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the genre's premiere review magazine for short SF & Fantasy since 1993

Neo-opsis #8

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"Love Among the Vacuum Spiders" by David McGillveray
"Finely Tuned" by Virginia O'Dine
"Hell of a Salesman" by Hank Quense
"Listen" by William Steinmetz
"Medyna's Choice" by Fran Jacobs
"First Waltz" by Rae Dawn Carson

David McGillveray spins a gentle tale of love among aliens in "Love among the Vacuum Spiders." On the Web among the stars, the female vacuum spiders weave their lovenests, waiting for the males to make the long journey from their icehomes so they may finally mate. Musk is a female entering her first mating season. Unlike the other females, she doesn't consider males to be merely breeders without intelligence. Will the male that comes to her be able to understand her desires?

This is a story that packs a punch. Its main strength is the utterly convincing depiction of the spiders.  Ordinarily, the problem in that sort of exercise is walking the line between genuine aliens and characters we no longer empathize with. All too often, aliens end up as little more than humans in a funny suit. Here I was able to easily share Musk's feelings and yearnings, but McGillveray doesn't forget to insert little jolts to remind us that these are not humans. The ending, while not entirely unexpected, left me completely satisfied.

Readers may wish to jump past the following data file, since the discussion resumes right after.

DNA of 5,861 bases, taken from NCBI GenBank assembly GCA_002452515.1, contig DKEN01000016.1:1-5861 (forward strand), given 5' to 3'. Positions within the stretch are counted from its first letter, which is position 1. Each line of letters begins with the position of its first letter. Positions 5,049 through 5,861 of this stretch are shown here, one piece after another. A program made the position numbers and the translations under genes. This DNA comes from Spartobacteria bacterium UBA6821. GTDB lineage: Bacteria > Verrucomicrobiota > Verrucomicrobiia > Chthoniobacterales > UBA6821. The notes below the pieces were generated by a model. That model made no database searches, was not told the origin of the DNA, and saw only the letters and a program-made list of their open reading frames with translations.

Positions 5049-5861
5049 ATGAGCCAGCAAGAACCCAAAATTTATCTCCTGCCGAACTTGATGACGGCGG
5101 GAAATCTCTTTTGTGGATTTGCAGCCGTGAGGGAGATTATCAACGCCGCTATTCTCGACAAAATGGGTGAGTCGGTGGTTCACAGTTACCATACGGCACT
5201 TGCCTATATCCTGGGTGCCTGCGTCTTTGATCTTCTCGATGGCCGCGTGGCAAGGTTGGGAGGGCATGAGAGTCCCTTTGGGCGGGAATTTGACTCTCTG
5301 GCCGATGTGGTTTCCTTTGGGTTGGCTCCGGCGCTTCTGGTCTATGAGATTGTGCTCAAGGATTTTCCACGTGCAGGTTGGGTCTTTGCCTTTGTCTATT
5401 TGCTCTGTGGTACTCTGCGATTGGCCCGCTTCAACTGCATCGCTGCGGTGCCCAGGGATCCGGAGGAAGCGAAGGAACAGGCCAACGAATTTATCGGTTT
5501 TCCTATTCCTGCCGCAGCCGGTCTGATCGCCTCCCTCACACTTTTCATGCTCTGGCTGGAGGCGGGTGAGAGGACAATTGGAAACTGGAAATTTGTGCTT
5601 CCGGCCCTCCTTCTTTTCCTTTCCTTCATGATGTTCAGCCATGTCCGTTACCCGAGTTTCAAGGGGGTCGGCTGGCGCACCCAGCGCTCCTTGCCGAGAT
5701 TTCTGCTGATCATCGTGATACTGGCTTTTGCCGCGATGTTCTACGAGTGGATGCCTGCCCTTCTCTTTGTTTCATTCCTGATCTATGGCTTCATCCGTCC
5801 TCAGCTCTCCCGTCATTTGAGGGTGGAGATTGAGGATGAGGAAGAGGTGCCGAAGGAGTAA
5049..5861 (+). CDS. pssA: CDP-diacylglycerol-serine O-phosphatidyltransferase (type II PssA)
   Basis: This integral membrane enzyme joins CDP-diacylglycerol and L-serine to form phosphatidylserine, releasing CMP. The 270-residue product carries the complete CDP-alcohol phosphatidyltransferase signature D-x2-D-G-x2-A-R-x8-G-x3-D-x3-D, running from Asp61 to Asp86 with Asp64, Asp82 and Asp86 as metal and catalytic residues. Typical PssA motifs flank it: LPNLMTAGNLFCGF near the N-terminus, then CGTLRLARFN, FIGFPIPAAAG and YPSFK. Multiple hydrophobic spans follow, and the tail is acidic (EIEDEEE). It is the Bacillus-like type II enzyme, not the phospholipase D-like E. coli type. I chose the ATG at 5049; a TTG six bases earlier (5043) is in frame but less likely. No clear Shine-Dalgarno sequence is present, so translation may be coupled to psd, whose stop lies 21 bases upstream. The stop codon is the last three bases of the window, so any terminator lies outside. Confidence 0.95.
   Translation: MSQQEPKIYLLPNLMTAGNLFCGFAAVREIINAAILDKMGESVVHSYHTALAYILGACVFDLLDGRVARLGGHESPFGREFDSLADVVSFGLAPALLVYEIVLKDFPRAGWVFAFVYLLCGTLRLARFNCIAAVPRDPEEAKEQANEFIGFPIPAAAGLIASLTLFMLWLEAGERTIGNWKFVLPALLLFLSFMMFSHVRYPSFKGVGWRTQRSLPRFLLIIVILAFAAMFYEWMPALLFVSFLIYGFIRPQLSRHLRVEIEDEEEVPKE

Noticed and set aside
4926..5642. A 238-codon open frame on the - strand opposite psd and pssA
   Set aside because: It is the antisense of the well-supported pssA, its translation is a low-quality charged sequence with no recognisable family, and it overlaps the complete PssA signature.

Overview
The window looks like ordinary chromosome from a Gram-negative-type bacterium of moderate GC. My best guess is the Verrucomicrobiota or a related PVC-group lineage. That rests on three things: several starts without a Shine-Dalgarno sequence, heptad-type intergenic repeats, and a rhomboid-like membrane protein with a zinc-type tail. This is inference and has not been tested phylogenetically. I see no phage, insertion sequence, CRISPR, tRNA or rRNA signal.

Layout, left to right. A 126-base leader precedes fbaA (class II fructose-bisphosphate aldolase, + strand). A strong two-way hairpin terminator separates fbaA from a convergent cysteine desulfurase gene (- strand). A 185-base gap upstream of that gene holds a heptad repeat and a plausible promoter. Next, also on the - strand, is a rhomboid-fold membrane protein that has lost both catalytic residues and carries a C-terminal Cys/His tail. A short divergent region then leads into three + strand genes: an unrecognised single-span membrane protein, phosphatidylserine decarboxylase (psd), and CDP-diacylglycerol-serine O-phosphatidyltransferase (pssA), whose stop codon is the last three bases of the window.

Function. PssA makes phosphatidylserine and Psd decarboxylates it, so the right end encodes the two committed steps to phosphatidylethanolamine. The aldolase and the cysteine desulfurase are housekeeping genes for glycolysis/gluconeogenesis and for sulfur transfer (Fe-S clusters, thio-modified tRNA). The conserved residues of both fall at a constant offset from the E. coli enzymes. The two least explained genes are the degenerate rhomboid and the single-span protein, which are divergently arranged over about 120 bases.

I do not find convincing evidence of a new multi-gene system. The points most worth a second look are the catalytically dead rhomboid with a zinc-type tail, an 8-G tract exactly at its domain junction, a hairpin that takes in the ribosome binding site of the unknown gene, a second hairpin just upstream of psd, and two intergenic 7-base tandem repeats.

Thoroughly recommended.

"Finely Tuned" by Virginia O'Dine presents a future in which cars have become obsolete. People use stones to levitate and thus move around. Unfortunately, Jack is unable to use his stone because he cannot attune himself to it. He has to take his car, and gasoline costs a fortune.

Perhaps it was the shortness of the story, but "Finely Tuned" didn't work for me. I found the ending unexpected in the bad sense of the term. I barely had time to settle down with the idea of levitating stones before the story was over, and I felt insufficient ground had been laid for the ending.  It also seemed that the story arc was merely lead-up to the final joke. Oil shortage is a timely problem, and one that could have been developed here, but instead the author gives us a world in which "stones" have solved all the problems. It felt like cheating.